Following on from our blog about non-matrimonial assets here, the topic of inheritance warrants a separate blog given its complexity.
As we explained in the case of White v White  UKHL 54, inheritance is considered entirely differently to all other property in the marriage. Such property can be received before, during or after the marriage and can include an interest under any settlement or trust.
Although the court looks at inherited property as different to all other types of assets in the marriage, this is not to say that the court will automatically exclude it and it is entirely up to the court’s discretion. The court is required to take the inheritance into account even if the ultimate decision is to exclude it from the pot.
The overall objective is that whatever the outcome, it must be fair. In the case of Norris v Norris  EWHC 2996 (Fam) the court determined that the wife’s inherited property should not be excluded from her assets as this would mean that she receives credit for her contribution towards the inheritance and further credit if the value of the inheritance were deducted from her overall assets before division and thus unfair.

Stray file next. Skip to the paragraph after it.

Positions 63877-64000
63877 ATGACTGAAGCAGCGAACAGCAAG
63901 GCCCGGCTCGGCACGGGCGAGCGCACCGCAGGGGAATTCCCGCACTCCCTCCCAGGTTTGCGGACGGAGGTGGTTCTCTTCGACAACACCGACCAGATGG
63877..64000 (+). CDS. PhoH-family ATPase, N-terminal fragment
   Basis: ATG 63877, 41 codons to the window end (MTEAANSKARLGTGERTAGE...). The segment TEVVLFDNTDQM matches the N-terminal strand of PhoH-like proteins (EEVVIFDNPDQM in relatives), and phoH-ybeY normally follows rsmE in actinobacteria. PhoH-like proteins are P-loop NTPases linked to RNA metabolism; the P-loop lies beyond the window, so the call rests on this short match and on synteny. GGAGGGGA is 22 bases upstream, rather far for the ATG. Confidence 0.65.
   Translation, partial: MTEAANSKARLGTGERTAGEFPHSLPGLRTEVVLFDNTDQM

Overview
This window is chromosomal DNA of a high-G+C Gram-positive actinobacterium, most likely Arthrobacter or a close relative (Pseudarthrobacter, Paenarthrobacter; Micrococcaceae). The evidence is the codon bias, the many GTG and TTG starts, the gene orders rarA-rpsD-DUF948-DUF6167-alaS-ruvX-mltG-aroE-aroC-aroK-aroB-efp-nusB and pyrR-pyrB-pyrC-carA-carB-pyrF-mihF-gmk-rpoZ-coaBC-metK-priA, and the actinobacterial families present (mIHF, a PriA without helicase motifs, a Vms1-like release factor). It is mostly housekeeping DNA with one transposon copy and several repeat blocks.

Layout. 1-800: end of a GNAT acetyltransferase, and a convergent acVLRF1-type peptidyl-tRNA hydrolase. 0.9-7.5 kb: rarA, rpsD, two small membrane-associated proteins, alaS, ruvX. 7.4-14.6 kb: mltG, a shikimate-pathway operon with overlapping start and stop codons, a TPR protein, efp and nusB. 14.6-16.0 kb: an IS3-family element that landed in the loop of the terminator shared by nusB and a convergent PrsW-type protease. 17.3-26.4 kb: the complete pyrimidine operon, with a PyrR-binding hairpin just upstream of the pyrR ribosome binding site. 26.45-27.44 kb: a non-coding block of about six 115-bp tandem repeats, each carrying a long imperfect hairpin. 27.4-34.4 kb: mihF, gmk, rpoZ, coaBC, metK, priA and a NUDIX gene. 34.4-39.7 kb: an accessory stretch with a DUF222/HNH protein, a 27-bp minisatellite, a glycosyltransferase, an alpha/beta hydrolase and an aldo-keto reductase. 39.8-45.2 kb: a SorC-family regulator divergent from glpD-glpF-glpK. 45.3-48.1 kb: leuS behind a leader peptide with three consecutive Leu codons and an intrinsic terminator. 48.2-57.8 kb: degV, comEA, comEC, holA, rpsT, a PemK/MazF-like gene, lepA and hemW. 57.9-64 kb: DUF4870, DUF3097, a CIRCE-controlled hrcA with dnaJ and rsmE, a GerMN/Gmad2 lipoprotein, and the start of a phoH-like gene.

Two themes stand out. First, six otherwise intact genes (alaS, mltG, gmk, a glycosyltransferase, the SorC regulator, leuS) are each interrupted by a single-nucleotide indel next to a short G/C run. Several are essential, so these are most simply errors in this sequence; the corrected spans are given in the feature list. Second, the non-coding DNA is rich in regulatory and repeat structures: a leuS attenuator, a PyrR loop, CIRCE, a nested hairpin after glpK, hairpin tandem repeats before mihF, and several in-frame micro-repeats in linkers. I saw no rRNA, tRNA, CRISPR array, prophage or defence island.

In addition to the overall general principles that the court considers when dealing with inheritance, there is added complexity depending on which type of inheritance is received. The court considers the nature and the source of the inheritance to be highly relevant and can be a reason to depart from the presumption that each party is entitled to an equal share of the matrimonial assets. The court must also look at other factors, such as the length of the marriage and the duration of time the inherited property has (if at all) been enjoyed by the parties.
Inherited property is often a complex topic and it is important that you obtain legal advice that is tailored to your situation. At Hunter & Uro solicitors we have the expertise to advise you on all aspects of family law. Serving Bedford, Northampton and Milton Keynes, our lawyers can help you with your family law and divorce matters. Contact us on 01234 889777 for a free initial consultation.